Inside Packaging Part Four: Trifold Plastic Packaging

Posted by Rob Helmke | Tuesday, February 12, 2013 0 Comments

Like clamshell packages, trifolds are hinged packages that snap themselves shut with molded enclosures. These intricate, complex packages do much more, though—instead of being flat with a single hinge, this type of plastic packaging has two hinges with a flat bottom. This gives you the option of standing your product up on a shelf, as well as the ability to hang it from a peg. Like all good things, there are tradeoffs, but trifolds are ultimately unique in their strength, versatility and appearance.

trifold plastic packagingSigned, Sealed, Delivered

Trifold packages offer a level of security comparable to clamshells, and are often utilized for high value or high risk products. By utilizing a strong, clear plastic like PVC, you give consumers a perfectly clear window into the package while giving yourself the option of sealing the package shut with radio frequency welding. This type of sealing, which melds the plastic together, gives you unparalleled security for whatever you're packaging.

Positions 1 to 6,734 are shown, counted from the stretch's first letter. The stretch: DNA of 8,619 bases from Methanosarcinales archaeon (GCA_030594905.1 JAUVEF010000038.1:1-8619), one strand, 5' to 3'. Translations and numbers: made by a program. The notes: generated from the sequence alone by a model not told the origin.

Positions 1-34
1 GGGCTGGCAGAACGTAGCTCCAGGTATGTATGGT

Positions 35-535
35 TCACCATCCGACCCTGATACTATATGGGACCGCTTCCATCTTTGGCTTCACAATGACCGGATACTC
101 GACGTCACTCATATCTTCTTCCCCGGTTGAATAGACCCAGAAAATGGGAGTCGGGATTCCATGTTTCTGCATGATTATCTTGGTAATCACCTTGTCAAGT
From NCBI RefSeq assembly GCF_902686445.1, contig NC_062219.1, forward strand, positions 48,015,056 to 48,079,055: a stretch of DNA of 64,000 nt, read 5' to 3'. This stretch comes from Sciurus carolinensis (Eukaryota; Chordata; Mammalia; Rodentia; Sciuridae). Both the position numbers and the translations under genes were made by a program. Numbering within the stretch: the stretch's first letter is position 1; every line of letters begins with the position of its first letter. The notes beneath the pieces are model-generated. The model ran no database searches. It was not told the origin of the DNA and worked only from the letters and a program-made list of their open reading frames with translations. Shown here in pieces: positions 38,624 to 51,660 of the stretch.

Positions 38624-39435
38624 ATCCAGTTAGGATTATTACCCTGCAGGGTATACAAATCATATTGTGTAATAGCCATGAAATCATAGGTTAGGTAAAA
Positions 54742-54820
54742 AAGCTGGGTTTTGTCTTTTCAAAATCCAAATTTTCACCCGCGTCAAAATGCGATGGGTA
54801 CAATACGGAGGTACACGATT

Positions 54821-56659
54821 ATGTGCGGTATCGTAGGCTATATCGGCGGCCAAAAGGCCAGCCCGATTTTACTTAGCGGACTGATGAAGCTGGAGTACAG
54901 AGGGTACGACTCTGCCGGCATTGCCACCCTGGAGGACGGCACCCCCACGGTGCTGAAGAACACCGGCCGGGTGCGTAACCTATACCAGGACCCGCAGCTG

Standing at Attention

Trifolds are unique in their ability to stand up. Unlike clamshells, which generally hang from pegs, this type of plastic packaging can either hang or stand up.  The tricky aspect of proper Trifold design is achieving balance in the product layout, as an imbalanced package is likely to tip over. At PI, our engineers and designers work with clients to make sure the products are visible and secure without sacrificing balance—it takes a little figuring out sometimes, but we never mind a challenge!

An Abundance of Plastic

The only caveat for product manufacturers is that trifold packaging is relatively more expensive than other types of packages. This is a simple matter of size, as their large, flat bottoms of trifolds use more plastic material than packages like clamshells or blisters.  Because of the increased size and multiple hinges, it may require a larger mold or machine to manufacture trifold packaging. This generally isn't prohibitive, since trifolds are often used to house high-value items anyway—the extra security is worth it.

The Secrets of Successful Packaging

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